Visual artist Geta Brătescu, 90, will represent Romania at the 2017 Venice Art Biennale, after the project Geta Brătescu-Apariţii (Geta Brătescu -Appearances) won the highest score in the second selection phase organized by the Culture Ministry.
After a career of over 50 years, Brătescu is regarded as one of the most important contemporary Romanian artists, also visible internationally. Her work can be found in the collections of museums such as the New York MoMA, the London Tate, or the Vienna Modern Art Museum.
The team of the winning project includes Geta Brătescu, curator Magda Radu, Corina Bucea, Diana Ursan, Raymond Bobar, Dan Burzo, Frederic Eyl, Steffen Oestreich, and Marian Manten.
Last year, Romania took part in the same event with works by painter Adrian Ghenie, a representative of the Cluj School, and a headliner in recent years for the sums his paintings sell for.
Geta Brătescu was born in 1926 in Ploieşti, a city 59 km north of Bucharest. She initially studied at the Faculty of Letters in Bucharest, between 1945 and 1949 and later enrolled in the Nicolae Grigorescu Fine Arts Institute, also in Bucharest, between 1969 and 1971. She had begun art studies at the Fine Arts Academy in 1945 but was forced to abandon them because of the political climate.
Her artistic career began in the 1960s and she is considered an important representative of conceptual art in Romania. She makes use of different media, including drawing, photography, film, textile work, and sculpture.
Brătescu also participated at the 1960 Venice Biennale in a group exhibition, and in 1983 and 1987 she was present in the Sao Paolo Biennale. In 2013 she was one of the three Romanian artists, alongside Ștefan Bertalan and Andra Ursuta, exhibiting at the Central Pavilion of the Venice Biennale.
Some of her most recent exhibitions were in 2012 at the National Museum of Contemporary Art in Bucharest; at the Tate Modern in London in 2012, at the International Contemporary Art Museum in Barcelona also in 2012, at the Contemporary Art Museum of Castilla y Leon in 2013, and at the Hamburger Kunsthalle in 2016.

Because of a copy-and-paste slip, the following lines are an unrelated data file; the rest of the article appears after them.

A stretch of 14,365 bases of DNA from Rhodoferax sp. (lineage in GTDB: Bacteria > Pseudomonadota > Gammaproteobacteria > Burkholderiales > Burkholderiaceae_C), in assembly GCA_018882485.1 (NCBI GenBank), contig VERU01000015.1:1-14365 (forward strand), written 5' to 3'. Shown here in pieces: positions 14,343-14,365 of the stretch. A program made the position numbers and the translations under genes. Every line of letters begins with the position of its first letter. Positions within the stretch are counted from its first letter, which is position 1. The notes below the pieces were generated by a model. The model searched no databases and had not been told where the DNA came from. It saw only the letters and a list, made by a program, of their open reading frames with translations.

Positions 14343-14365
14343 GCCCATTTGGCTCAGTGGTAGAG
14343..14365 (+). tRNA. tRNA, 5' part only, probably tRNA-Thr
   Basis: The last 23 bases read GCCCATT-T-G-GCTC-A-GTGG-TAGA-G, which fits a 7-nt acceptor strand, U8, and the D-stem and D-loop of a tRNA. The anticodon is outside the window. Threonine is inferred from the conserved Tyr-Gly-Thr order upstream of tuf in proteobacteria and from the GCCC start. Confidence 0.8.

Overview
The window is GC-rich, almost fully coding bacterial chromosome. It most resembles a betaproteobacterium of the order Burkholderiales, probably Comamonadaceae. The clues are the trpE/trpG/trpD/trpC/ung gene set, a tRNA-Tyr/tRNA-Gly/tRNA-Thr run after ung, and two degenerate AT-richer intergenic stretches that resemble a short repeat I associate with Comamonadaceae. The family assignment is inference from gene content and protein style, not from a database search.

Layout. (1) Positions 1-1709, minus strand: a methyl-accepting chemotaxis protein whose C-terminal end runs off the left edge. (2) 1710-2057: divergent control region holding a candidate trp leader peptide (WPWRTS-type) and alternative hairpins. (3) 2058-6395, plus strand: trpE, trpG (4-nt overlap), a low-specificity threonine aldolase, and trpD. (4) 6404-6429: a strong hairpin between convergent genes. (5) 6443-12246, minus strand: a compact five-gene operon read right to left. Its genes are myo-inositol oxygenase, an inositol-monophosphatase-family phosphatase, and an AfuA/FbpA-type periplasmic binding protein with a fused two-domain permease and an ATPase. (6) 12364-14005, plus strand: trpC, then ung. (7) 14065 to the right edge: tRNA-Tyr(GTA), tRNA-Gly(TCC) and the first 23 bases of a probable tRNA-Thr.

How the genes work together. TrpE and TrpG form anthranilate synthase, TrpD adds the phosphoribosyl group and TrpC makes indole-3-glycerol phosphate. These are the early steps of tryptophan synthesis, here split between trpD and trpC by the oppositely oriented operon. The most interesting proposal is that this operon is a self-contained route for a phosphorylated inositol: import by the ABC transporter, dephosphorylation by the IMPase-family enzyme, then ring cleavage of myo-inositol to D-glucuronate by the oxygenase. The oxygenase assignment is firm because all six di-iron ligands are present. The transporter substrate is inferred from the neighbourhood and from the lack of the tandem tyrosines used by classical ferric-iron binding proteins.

She received in 2008 the Doctor Honoris Causa title from the National Arts University in Bucharest for her remarkable contribution to the development of contemporary Romanian art. A retrospective of the work was on display at the National Art Museum in Bucharest in December 1999.
The other two shortlisted projects in the second phase of the selection process organized by the Culture Ministry were: O mie de tranziţii. Munca artistului după schimbarea lumii (One thousand transitions. The work of the artist after the change of the world), authored by Cătălin Gheorghe, Cristian Nae, Dan Acostioaei, Matei Bejenaru, Anca Benera, Arnold Estefan, Iulia Toma, and Claudiu Cobilanschi; and Creatura creativă (Creative creature), authored by Cristina David, Ana-Maria Machedon, and Alexandru Bounegru.
The selecting committee was made up from architect Attila Kim, the commissioner of the Romanian pavilion at the 2016 Venice Biennale; Cristian Alexandru Damian, a main referent with the Romanian Institute for Culture and Humanistic Research in Venice; Igor Efrem Zanti, director of the European Design Institute in Venice; Fabio Cavallucci, director of the Luigi Pecci Contemporary Art Center in Prato, Italy; Călin Dan, the general director of the National Museum of Contemporary Art in Bucharest; independent curator Adrian Bojenoiu; and Anca Drăgoi, state secretary in the Ministry of Culture and National Identity.
The Venice Art Biennale (Biennale Arte) takes place this year between May 13th and November 26th 2017 under the headline Viva Arte Viva, and is curated by Christine Macel.
Ghenie’s 2016 Venice Biennale project, titled Darwin’s Room, gathered 19 works dating from 2008-2015, exhibited to critical acclaim.
(Photo by: Ștefan Sava. Photo source: Ivan Gallery Facebook Page)